Over at Bat in the Attic+Rob Conley thought about using the D&D5 Advantaged/Disadvantaged mechanic in GURPS, or for 3d6 rolls. Basically, roll extra d6s, and pick the lowest three.

I’ve written about the D&D mechanic before. More than once.

This has the beneficial aspects you’d find in D&D, in that it keeps the die roll in the usual space, but alters the probability of a given result for the better.

As you can see, in the heart of the curve, you get the equivalent of a +2 bonus (or -2 to the die roll) for 4d6 drop the highest, and +3 for 5d6 drop the two highest.

This scenario only works when you really, really want to not modify the roll. GURPS is so modifier-heavy for most things that I’m not sure this mechanic is the right fit, though it’s worth thinking about when you would want to do this. One area that would be interesting would be in (for example) a hit location chart, where you might use this (or 4/5d6 drop the lowest) to deal with locations struck from an elevated or prone position.

Where else would this apply?

5 thoughts on “Advantaged Rolls in GURPS

  1. My biggest complaint about this mechanic, and it's really the whole notion of Advantage/Disadvantage, is that it flies in the face of the granularity for which GURPS is famous. Even in D&D5 it's a distraction for me – it's worth roughly a +/- 2, but what about those situations where a -1 or a +4 is warranted?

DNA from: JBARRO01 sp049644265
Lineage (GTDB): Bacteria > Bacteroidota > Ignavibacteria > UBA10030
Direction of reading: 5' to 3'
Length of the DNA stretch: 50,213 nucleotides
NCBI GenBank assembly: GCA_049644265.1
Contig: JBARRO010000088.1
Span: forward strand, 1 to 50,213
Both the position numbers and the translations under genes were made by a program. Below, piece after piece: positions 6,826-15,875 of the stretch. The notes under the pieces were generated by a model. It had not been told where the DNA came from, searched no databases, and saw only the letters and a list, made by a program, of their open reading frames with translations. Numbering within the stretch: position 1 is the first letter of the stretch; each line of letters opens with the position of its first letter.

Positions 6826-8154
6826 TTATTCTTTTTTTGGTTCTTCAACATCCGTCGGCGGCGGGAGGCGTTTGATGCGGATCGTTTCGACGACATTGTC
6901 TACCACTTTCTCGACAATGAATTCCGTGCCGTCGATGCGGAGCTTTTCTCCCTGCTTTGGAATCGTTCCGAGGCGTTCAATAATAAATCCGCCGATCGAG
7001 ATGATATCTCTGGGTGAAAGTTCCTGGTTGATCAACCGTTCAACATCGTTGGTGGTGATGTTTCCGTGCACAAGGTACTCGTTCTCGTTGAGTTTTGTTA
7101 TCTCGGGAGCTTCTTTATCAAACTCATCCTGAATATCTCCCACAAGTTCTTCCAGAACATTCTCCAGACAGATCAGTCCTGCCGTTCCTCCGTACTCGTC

2. +Jason Packer Advantage/Disadvantage is meant to be a good enough mechanic in D&D 5e. For the player it is clearly a better (or worse) roll than a straight 3d6. For the referee he only has to decide whether what the player did resulted in one of three choices, advantage, a disadvantage, or neutral.

    And because the result is still a total of 3 d6s you can combine it with the modifiers you do want. Or you can just revert to modifier in the situations you care about.

    It is definitely not meant to capture the nuances of the modifiers of the various GURPS subsystems. I am sure there are times when even the most detail oriented GURPS referee feel the player has done something advantageous or disadvantageous but doesn't want to figure out an exact modifier. This can serve as a tool for those times.

  3. I think this is a great optional mechanic for people who run ultra light or other stripped down versions of GURPS. And, related to Jason's statement about flying against granularity, I believe it can actually be used to add granularity back in, without having to deal too much with multipliers. A character with Guns! or Fighting!, but Advantaged in revolvers or axes, for example.

  4. A more insidious and continuous version of Luck?

    An alternative means of representing extra time being spent (more time means more dice added, where you only take the lowest three…)?

    A way of representing 'keen'ing in skill or weapon enchant, ie – you roll more die and then take the lowest (or highest, predetermined) three when rolling on the critical hit chart. It would make the curve *slightly* favour more "interesting" and powerful outcomes, whilst not eliminating the full spread of options or allowing the PC to bias a choice (which would happen if you rolled twice and picked the "best", as the "best" is often subjective to the situation at hand).

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